A Sidearm can be an excellent tool in Foam Warfare, if selected and used properly.
However, selection is not a step to be taken lightly. Your sidearm should
never be just a gun that’s smaller than your Primary. Decisions like that
can, and will get you killed. Keep in mind when selecting a sidearm all of the
elements of your blasters.
Let’s start with your chosen primary. How do you prime it? If it is pumped, the size of a sidearm could affect your ability to do so quickly,
as the shell could get in the way. Some Sidearms are so bulky that you cannot
reach the pump on your primary at all because of the shell. Another good question
to ask yourself is how do you fire your primary? Do you hold it with both hands
while firing, or just one? Does it require
two hands? If this is true, then your selected sidearm should probably be holsterable
or carried hands-free somehow.
Continuing with the questions, what is the purpose of your primary? Is
it for Sharpshooting, General Assault, Raiding, Cover Fire, or others, etc? The
role of your primary plays in accordance with your role and style in a war. Your
sidearm should be no different. It should compliment you, your role, and most
importantly, your style. One of the most important questions to ask yourself
about your primary is what sort of rate of fire does your primary have? If it
is slow, then you may want a sidearm with a fast rate of fire to make up for your primary’s lack thereof, to help balance
things out. The same goes for high rates of fire in a primary. You may want a sidearm with a slower rate of fire that has better range for long-distance shots, so that
you can hit from a distance, and if you miss, your primary will allow you to close the gap and go in for the kill.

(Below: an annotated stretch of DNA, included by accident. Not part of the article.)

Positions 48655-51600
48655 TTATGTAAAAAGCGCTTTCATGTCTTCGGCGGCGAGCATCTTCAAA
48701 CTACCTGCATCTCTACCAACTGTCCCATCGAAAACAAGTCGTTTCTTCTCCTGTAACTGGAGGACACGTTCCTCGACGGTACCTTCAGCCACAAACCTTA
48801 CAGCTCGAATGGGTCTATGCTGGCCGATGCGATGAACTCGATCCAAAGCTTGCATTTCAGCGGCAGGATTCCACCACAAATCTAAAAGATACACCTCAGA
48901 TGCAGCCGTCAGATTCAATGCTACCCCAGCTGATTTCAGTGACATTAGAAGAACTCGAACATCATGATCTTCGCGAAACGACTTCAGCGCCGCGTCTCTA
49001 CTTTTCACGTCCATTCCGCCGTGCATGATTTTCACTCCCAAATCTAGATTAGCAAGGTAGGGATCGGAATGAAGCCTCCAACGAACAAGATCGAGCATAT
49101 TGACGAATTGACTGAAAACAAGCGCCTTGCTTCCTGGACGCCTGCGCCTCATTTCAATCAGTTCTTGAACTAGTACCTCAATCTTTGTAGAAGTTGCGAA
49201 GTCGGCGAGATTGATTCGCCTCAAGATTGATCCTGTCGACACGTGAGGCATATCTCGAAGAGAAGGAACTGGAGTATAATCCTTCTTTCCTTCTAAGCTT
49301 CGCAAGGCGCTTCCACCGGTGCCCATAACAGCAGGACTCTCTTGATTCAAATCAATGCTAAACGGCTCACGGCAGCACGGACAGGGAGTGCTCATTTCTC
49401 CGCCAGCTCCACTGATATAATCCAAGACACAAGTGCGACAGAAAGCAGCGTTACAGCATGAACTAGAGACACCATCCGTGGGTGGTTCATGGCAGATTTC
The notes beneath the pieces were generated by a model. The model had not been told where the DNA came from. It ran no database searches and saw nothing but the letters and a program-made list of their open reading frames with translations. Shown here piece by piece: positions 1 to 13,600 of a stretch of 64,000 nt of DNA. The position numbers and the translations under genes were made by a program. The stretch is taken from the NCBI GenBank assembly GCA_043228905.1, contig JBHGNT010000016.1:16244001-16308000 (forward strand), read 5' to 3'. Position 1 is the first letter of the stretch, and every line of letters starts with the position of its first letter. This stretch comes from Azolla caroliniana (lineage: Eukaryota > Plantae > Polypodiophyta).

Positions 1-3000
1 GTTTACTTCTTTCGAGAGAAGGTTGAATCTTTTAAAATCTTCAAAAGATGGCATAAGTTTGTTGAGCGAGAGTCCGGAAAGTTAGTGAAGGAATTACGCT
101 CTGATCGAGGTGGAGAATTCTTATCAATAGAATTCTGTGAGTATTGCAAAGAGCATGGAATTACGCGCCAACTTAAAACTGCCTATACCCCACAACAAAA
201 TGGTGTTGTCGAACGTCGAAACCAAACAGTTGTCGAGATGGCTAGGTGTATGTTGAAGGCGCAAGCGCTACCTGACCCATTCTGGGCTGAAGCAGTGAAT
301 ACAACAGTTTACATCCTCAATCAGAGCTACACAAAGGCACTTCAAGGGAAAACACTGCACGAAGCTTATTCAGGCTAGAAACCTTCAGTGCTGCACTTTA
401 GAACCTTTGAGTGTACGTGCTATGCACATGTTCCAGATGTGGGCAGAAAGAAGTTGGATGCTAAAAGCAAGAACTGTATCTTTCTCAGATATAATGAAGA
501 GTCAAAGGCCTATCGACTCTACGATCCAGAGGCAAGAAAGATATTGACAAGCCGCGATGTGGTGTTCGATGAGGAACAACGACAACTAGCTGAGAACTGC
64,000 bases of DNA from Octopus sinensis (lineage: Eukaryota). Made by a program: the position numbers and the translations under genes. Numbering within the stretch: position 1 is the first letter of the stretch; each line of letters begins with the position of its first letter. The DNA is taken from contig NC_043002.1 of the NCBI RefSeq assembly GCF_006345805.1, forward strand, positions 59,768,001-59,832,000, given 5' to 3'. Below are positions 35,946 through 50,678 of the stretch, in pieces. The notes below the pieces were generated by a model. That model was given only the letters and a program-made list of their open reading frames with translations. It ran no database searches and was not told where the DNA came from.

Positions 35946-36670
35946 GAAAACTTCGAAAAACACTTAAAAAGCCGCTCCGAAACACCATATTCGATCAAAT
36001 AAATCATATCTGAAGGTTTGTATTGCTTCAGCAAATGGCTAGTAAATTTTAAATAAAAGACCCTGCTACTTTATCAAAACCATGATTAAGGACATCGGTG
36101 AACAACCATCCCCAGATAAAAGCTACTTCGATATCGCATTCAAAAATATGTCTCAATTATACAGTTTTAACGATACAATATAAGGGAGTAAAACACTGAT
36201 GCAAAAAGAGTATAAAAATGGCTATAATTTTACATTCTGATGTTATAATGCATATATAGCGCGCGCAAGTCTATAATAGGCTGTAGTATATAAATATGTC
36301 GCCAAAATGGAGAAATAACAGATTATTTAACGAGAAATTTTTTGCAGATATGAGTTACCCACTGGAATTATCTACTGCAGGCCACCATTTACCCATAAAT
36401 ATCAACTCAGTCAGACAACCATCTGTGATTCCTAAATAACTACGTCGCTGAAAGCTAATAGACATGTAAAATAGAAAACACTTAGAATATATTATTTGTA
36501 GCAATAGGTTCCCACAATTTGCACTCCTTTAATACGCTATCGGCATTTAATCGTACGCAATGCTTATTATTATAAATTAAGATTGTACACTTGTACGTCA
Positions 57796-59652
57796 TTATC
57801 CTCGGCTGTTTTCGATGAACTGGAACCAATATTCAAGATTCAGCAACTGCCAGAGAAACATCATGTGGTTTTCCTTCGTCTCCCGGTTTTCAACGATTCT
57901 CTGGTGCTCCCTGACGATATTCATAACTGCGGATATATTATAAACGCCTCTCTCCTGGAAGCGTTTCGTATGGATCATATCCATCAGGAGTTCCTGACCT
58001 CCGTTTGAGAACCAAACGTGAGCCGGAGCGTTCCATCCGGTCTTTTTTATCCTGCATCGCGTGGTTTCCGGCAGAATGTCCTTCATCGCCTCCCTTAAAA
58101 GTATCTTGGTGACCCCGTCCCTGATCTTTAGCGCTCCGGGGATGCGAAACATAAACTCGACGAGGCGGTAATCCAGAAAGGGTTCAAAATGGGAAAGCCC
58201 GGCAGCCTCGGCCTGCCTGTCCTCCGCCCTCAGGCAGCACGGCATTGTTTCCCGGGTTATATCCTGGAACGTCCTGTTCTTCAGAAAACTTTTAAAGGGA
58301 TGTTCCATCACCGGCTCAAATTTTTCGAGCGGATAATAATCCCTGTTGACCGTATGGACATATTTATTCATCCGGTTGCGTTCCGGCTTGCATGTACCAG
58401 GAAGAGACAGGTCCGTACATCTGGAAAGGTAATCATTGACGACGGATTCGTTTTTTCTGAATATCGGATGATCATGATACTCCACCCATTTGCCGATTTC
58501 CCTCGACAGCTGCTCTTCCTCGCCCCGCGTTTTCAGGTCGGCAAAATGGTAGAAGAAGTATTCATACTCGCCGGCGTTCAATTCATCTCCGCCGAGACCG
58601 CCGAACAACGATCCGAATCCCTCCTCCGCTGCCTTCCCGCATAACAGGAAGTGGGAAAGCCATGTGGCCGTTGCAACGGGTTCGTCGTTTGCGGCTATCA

It depends heavily on your style of gameplay, such as how often you find yourself in situations needing a few (or a
lot) of extra shots that you can pop off in rapid succession, or visa versa. Lastly,
ask yourself “Is there anything that I feel is missing from my primary? Is there some sort of empty hole needed for my style that my primary can’t fill?” If so, you will most definitely want to seek out a sidearm that can fill that gap.
Once you’ve considered all aspects of your primary, you should list all of the aspects you discovered you wanted
or needed in your future sidearm. This should include size, so that it doesn’t inhibit your movement or the priming of your primary, uses, so that it will compliment you, your style, and your primary, and features,
which may fill in any gaps left open by your primary that you want or need filled.
The last step before beginning the sidearm shopping and selection process is considering how you want your sidearm
primed. If you primary is large or takes two hands, you will not want a sidearm
that requires that you pump it. A cocking plunger is far easier to use when your
hands are full.
If you follow these steps, you will usually come up with a sidearm that not only fits your needs and style, but is
also lethal on the battlefield.
Yours in Foam,